"Ah, Wilderness!," at The Utah Shakespearean Festival
by Eric D. Snider
Published on July 8, 2001
"Ah, Wilderness!" is a remarkable celebration of the American family, a gently funny tribute to life as it once was, and how it occasionally still is.
The time is July 4, 1906, in an patriotic, upper-class Connecticut neighborhood. Nat Miller (Philip Davidson) is a successful newspaper owner. His wife, Essie (Libby George), is a fretful, slightly daft mother to their four children; his prim sister Lily (Leslie Brott) and Essie's wacky-drunk brother Sid (Joe Cronin) live with them, too.
The second-oldest son, Richard (Jason Michael Spelbring), comes to be the focus of the play, though as with everything here, this evolves naturally and at a leisurely pace. He's "rebellious," which in 1906 means he likes to read books full of socialism and/or naughty poetry. His level-headed dad knows not to make too big a deal of it, but the father (Phil Hubbard) of the girl Richard's been seeing is fuming over some letters Richard wrote to the girl, which contain excerpts from the aforementioned tales of ribaldry. Mr. McComber insists Richard stay away from his daughter and presents a letter from the girl that seems to say she wants nothing more to do with him anyway.
Richard is devastated in a teen-angst sort of way: He storms around and says, "I'll show them!" a lot, commits minor acts of rebellion, and speaks in flowery, melodramatic tones. It is funny, and his rich, jovial family takes him only as seriously as is necessary.
A subplot has Lily increasingly sad over Sid's drinking. It seems they were once romantically involved, and Lily would take him back again, were it not for the alcoholism. One of the more poignant moments is a scene between Lily and Richard, her optimism contrasted with his cynicism even as their wounded souls are linked. Spelbring and Brott are fine actors, and Brott in particular makes the most of the limited attention her character receives from the script.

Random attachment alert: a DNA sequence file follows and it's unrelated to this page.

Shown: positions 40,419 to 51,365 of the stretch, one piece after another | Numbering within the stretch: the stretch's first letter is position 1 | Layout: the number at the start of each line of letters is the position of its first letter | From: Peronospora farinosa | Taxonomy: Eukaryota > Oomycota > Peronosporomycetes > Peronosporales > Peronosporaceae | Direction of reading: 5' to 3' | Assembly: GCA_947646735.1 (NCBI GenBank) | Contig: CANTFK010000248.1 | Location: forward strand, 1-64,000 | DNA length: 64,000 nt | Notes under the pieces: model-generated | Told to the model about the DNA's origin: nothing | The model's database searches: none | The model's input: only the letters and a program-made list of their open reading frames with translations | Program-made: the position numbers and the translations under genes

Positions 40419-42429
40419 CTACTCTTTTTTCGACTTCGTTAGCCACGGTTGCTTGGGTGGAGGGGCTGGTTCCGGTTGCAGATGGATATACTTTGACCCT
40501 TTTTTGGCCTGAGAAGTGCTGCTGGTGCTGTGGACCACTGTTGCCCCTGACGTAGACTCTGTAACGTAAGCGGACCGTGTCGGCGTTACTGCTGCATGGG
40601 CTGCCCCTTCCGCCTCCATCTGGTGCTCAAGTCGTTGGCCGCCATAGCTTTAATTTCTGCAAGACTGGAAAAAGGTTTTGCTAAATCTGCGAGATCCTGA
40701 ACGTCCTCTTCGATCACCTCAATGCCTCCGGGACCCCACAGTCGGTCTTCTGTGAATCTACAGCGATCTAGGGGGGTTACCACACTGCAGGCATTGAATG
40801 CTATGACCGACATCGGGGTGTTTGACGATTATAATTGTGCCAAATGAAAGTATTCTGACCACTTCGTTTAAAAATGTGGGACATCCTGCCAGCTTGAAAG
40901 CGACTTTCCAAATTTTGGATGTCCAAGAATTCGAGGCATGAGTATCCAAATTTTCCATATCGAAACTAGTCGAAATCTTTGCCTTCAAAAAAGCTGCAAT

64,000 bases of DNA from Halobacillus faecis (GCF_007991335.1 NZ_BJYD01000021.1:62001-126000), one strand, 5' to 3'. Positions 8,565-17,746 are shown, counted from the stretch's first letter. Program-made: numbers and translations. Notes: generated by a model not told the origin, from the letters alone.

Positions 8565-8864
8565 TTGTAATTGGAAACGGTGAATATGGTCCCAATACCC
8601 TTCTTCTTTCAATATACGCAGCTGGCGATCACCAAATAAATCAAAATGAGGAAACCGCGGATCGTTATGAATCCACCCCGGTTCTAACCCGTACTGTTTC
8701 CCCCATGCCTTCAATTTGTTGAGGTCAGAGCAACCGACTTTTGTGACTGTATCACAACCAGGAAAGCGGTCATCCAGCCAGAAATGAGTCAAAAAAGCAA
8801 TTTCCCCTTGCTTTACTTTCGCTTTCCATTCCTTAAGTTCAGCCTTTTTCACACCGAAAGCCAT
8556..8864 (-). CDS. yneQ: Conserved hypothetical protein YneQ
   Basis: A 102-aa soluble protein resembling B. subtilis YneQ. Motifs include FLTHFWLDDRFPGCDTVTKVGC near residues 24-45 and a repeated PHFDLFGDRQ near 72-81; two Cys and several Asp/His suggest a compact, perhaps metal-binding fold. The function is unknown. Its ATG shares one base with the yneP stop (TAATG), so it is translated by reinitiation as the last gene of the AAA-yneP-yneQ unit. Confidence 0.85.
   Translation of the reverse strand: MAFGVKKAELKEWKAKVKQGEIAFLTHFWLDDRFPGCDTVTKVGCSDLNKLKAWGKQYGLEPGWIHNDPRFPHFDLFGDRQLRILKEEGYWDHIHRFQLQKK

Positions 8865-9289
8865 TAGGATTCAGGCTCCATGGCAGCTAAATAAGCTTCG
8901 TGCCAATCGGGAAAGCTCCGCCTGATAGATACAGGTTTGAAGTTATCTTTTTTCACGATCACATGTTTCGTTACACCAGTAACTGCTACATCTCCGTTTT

Early in the play, which is directed by James Edmondson, there is a scene that would appear to be a tangent or even a derailment: The family has dinner. Nothing dealing with Richard's situation is discussed, and Sid and Lily's relationship is only partially dealt with. Yet it's an utterly charming scene, full of pure, slice-of-life quaintness.
In contrast, the next-to-last scene has Richard finally getting a chance to reconcile with Muriel McComber (Denise Montgomery). This is important to the plot, obviously, but the scene is too long and lacks substance. It solidifies something we'd suspected all along: The plot is not important here. The characters, the tone and the warmth are. It's a play that seeks to convey a feeling, not an idea.
Though the entire cast is stellar, special praise is due to Spelbring, whose Richard carries the play (and the weight of the world) on his shoulders. Not a single false moment is to be found with him.
It's a surprisingly sunny play, considering its author, Eugene O'Neill, is better known for dark dramas. "Ah, Wilderness!" reminds us how great it is to be part of a family.
Copyright © Eric D. Snider.
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